AppleScript Language Guide by Apple Computer Inc

By Apple Computer Inc

This publication is a vital reference for an individual utilizing AppleScript to switch current scripts or write new ones. It offers many pattern scripts and discusses complex issues equivalent to writing command handlers for script functions, the scope of script variables and houses declared at various degrees in a script, and inheritance and delegation between script gadgets.

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Extra resources for AppleScript Language Guide

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This chapter describes how to interpret value class definitions, discusses the common characteristics of all value classes, and presents definitions of many value classes supported in AppleScript. It also describes how to coerce values and describes various types of constant values you can use in scripts. Value classes and coercions are described in the following sections: ■ “Common Value Class Definitions” (page 56) provides detailed definitions for a set of commonly used AppleScript value classes.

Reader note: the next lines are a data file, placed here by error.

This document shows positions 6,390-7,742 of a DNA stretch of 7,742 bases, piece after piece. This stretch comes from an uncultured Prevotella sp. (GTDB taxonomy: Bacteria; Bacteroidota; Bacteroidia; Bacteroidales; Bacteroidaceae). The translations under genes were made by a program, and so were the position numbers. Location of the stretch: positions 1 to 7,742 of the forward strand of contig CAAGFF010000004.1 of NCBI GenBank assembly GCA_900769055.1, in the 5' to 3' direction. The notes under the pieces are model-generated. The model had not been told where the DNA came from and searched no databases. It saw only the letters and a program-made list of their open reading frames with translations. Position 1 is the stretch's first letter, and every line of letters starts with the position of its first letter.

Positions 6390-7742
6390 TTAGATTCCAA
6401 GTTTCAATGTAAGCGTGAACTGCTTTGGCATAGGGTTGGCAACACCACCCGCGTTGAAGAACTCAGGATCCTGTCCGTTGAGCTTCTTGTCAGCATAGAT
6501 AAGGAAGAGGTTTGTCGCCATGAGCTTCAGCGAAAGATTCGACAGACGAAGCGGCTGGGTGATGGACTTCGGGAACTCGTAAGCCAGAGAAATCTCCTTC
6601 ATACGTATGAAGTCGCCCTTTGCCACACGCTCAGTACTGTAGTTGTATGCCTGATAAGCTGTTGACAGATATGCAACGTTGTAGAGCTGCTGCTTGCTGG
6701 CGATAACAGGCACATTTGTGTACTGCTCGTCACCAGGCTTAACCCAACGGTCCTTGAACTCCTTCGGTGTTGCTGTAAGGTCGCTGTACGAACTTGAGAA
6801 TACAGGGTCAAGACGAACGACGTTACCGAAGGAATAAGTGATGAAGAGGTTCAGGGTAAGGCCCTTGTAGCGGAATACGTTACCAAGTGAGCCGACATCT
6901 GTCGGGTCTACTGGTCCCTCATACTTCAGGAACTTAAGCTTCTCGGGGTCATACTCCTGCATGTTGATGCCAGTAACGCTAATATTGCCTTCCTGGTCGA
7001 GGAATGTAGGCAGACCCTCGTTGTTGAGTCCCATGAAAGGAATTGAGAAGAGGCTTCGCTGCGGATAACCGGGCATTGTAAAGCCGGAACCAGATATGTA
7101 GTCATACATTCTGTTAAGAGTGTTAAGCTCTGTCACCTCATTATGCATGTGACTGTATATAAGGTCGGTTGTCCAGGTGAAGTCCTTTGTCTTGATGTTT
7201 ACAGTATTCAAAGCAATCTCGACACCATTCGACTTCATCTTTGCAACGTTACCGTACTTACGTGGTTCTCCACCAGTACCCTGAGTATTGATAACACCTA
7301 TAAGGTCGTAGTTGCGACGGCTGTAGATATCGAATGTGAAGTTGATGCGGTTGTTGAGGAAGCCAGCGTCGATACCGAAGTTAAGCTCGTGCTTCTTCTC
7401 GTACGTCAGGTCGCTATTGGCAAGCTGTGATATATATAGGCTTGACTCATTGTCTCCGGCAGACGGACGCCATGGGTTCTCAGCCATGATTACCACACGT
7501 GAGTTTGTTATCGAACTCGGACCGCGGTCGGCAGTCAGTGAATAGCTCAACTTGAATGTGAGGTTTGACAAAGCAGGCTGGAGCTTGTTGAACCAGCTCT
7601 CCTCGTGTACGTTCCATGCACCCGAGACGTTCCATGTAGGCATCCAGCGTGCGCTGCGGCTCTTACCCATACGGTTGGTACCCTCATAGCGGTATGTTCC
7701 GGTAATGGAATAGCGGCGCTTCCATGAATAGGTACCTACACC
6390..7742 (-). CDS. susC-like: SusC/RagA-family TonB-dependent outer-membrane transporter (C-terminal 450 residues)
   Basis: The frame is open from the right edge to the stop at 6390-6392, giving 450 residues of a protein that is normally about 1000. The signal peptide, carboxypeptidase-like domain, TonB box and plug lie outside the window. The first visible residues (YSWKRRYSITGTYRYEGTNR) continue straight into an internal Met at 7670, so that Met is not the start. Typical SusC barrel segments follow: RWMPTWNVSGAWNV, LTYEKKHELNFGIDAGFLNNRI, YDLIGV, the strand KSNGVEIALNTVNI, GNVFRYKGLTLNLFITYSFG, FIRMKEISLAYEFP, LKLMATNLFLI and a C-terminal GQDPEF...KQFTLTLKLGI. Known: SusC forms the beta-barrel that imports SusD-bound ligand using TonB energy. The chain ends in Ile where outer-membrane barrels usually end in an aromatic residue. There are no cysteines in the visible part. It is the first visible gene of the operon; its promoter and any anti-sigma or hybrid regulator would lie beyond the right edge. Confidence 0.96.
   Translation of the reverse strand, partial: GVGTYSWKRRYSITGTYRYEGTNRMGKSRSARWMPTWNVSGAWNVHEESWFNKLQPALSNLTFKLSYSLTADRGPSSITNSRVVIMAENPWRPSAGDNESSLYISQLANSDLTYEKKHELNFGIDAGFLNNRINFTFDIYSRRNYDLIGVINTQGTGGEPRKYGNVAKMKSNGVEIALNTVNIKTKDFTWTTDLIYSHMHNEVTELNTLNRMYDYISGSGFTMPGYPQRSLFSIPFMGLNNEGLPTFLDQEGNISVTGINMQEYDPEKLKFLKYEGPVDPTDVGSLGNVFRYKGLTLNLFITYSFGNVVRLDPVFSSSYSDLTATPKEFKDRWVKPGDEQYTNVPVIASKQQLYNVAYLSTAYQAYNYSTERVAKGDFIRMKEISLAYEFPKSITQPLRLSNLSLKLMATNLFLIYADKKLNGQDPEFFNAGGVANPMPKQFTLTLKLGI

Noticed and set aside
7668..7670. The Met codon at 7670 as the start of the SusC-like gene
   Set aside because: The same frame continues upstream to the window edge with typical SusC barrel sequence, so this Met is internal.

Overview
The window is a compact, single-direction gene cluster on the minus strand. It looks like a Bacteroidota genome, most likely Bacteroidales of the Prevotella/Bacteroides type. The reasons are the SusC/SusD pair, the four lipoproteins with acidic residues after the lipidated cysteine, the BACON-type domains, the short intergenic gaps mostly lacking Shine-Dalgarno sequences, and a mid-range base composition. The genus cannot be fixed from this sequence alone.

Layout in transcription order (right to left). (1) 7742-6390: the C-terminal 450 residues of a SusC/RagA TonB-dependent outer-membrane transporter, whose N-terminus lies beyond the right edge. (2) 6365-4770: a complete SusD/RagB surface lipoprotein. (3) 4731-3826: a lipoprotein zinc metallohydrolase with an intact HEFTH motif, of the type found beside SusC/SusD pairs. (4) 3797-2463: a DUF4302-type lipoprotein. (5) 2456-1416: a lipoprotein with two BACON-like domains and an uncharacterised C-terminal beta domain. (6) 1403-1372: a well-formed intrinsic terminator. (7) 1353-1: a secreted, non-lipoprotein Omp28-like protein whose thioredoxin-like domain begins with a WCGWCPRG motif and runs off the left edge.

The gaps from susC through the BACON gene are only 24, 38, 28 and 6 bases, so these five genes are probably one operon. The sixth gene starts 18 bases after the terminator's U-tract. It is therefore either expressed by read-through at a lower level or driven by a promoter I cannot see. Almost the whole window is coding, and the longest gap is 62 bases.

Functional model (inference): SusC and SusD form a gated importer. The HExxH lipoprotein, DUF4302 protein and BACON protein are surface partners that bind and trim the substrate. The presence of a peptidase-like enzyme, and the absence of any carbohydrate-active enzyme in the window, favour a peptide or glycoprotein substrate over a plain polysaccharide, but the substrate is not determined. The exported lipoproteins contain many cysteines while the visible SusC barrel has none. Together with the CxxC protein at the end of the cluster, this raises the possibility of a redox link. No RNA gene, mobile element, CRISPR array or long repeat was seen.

There are two kinds of comments: ■ A block comment begins with the characters (* and ends with the characters *). Block comments must be placed between other statements. They cannot be embedded in simple statements. ■ An end-of-line comment begins with the characters -- and ends with the end of the line. You can nest comments, that is, comments can contain other comments. Here are some sample comments: --end-of-line comments extend to the end of the line; (* Use block comments for comments that occupy more than one line *) copy result to theCount --stores the result in theCount (* The following subroutine, findString, searches for a string in a list of AppleWorks word processing files *) (* Here are examples of --nested comments (* another comment within a comment *) *) The following block comment causes an error because it is embedded in a statement.

Clean up eject empty ... Objects: ... disk file folder ... window ... Commands and objects in the dictionary resource In addition to the terms defined in application dictionaries, AppleScript includes its own standard terms. Unlike the terms in application dictionaries, the standard AppleScript terms are always available. You can use these terms (such as If, Tell, and First) anywhere in a script. This guide describes the standard terms provided by AppleScript. The words in system and application dictionaries are known as reserved words.

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